“A lot of my mates are still getting money off their parents, but I haven’t taken a cent off my parents since I was 18 years old. ”
I first met Jimmy in February 2014, on board the Sounds Legend. John had been telling me that Jimmy had worked with the company more than two years and was a “legend” himself for crossing the Whangamoa Saddle on a Nifty-Fifty to get to work at Clearwater Mussels. “It tells you a lot about the guy, about his commitment and persistence”, said John. Jimmy started working at Clearwater Mussels in December 2011.
Jimmy, Crewman on the Sounds Legend, aged 20:
I was born in Palmerston North but I left school in the fifth form—basically I failed school—and I came down to the Sounds to live with my Dad. I ended up going to Nelson College and now I live in Nelson. I got my NCEA but basically on day one, after leaving school, I didn’t have much going for me. I got put in touch with John at Clearwater through a mate; he said they needed a man out here for a job so I got in contact.
I didn’t know much about mussel farming. I’d done a week of holiday work when I was 16 and that was about it. I was going to head to Christchurch to do building, and I thought about going to uni but my grades were not that good so I came here and I’ve just never left; its good work here and I enjoy it.
I work mostly on the Sounds Legend. I’ve only been on the Legend for a short while before that I was on the Muscat for a couple of years. On the Legend we do mussel seeding, strip the lines, and get the mussels back in the water and all that stuff. On the Muscat we did all sorts of things like floating farms, lifting lines, farm work like preparing the farm and sometimes a bit of seeding. There was quite a bit of variety on the Muscat.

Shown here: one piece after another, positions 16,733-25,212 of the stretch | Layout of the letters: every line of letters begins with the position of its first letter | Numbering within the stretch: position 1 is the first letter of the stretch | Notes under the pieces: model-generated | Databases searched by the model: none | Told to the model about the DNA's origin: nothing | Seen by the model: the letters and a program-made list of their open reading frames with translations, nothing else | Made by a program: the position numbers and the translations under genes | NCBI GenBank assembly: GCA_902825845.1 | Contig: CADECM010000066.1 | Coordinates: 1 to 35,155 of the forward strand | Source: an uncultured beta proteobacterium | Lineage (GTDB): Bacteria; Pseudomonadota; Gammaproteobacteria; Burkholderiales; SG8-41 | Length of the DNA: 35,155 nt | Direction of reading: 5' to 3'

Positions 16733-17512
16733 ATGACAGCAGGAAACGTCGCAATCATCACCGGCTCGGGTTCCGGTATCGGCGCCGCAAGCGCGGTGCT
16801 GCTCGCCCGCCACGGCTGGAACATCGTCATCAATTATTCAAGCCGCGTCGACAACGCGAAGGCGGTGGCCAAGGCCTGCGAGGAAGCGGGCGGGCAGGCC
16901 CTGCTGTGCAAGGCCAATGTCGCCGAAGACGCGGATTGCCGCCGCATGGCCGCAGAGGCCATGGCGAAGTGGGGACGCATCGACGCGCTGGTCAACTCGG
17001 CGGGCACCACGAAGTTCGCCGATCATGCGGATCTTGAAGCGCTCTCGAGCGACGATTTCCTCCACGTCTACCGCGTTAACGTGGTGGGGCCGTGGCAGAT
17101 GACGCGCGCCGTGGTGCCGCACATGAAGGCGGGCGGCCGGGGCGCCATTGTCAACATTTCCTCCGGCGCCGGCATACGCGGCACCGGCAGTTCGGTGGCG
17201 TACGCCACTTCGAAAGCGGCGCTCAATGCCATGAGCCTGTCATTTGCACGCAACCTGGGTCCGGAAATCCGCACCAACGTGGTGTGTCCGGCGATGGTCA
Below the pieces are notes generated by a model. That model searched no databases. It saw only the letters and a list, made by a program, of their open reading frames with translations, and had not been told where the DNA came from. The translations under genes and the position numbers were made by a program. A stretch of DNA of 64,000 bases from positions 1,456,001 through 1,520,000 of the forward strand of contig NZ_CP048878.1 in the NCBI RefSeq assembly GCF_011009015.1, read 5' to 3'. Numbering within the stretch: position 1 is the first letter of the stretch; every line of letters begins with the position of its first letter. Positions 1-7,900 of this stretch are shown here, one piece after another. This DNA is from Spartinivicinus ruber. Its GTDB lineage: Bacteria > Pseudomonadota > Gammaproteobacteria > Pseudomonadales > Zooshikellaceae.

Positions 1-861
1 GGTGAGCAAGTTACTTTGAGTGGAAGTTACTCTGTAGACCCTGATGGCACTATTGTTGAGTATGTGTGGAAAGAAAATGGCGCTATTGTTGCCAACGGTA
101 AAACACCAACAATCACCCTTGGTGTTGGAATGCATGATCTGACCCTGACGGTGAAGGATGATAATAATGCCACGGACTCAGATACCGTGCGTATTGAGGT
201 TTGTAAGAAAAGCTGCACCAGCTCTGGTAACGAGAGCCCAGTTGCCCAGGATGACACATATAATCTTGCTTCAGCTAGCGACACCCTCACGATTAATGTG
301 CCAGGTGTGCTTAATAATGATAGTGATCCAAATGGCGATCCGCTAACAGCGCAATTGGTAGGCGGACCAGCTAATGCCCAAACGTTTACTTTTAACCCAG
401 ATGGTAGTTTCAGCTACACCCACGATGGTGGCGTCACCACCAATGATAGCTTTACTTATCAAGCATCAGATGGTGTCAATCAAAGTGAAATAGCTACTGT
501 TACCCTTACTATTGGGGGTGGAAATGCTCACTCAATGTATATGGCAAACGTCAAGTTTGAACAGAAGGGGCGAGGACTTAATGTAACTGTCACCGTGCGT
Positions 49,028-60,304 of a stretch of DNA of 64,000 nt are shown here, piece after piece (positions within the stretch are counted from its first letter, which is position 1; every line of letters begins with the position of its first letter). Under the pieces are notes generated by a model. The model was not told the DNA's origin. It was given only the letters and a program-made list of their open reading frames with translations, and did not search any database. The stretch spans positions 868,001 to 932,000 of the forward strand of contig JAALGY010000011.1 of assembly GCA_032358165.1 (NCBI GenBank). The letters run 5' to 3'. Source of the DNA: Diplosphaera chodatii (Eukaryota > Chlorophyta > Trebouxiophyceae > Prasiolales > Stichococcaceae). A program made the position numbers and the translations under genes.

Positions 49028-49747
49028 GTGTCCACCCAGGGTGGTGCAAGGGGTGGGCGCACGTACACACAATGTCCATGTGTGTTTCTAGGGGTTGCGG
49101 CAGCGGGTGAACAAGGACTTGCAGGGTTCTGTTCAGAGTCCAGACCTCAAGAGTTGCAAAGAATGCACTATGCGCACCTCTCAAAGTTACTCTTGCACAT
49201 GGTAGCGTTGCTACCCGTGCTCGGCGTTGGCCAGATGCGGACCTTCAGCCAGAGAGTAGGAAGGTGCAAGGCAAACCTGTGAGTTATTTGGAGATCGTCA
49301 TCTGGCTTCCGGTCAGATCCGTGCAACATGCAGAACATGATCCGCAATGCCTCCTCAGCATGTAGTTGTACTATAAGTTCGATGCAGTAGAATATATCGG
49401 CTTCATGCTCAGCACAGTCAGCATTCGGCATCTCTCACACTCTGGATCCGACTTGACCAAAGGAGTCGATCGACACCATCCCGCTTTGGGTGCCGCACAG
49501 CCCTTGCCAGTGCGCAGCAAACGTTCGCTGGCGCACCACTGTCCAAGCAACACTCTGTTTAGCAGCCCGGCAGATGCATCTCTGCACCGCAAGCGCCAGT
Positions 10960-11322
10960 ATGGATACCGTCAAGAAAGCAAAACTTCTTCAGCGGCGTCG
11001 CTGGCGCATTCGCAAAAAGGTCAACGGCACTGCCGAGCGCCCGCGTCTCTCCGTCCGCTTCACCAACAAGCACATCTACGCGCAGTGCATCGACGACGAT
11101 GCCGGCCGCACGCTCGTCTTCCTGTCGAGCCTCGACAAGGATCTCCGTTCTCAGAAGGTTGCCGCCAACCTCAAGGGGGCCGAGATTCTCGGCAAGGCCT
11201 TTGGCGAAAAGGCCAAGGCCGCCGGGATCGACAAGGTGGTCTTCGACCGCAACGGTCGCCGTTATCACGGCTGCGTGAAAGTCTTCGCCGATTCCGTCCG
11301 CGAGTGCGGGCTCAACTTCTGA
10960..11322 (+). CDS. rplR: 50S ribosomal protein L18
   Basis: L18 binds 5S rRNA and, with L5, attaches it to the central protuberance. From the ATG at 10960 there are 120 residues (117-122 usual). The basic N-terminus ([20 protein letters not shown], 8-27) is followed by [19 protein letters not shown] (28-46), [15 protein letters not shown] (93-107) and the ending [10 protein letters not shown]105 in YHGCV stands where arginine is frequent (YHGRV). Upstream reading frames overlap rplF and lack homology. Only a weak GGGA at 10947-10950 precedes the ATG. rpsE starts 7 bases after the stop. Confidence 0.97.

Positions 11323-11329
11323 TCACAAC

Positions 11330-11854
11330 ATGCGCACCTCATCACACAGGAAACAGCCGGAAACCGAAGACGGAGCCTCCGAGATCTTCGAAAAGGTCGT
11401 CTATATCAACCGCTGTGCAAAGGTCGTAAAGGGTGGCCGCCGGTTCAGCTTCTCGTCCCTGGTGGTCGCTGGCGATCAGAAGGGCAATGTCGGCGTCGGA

I like the work, but to be honest it’s not about that so much. It’s about liking the people you work with and being in the Sounds … on the boats … for me it’s kind of relaxing, it’s not like working in town where there’s heaps of people around all the time. I hadn’t spent much time out on the sea before I came here, but it’s real good—crazy really—you work real hard but come smoko break, if it’s a hot day, you just jump in the water and go swimming (laughs).
It takes a bit of getting used to working and living on the boat but once you get used to it it’s bloody awesome, you can’t beat it really. And it’s like, you work on the boat and you’re working really hard and it can be stressful but then you go home and you just leave work completely behind. You live and work on the boat; then you live at home and the two things are separate so you can relax when you’re home. See what I mean? You don’t take work home with you.
A lot of my mates are still getting money off their parents, but I haven’t taken a cent off my parents since I was 18 years old. I’ve been working all year round, learning to be independent. I work four days on and three days off and I’ve learned to look after myself, and the boat, and work with the crew. The money is really good. In fact, it’s awesome. I’ve got a lot more money than most of my friends my age and it takes a bit of getting used to.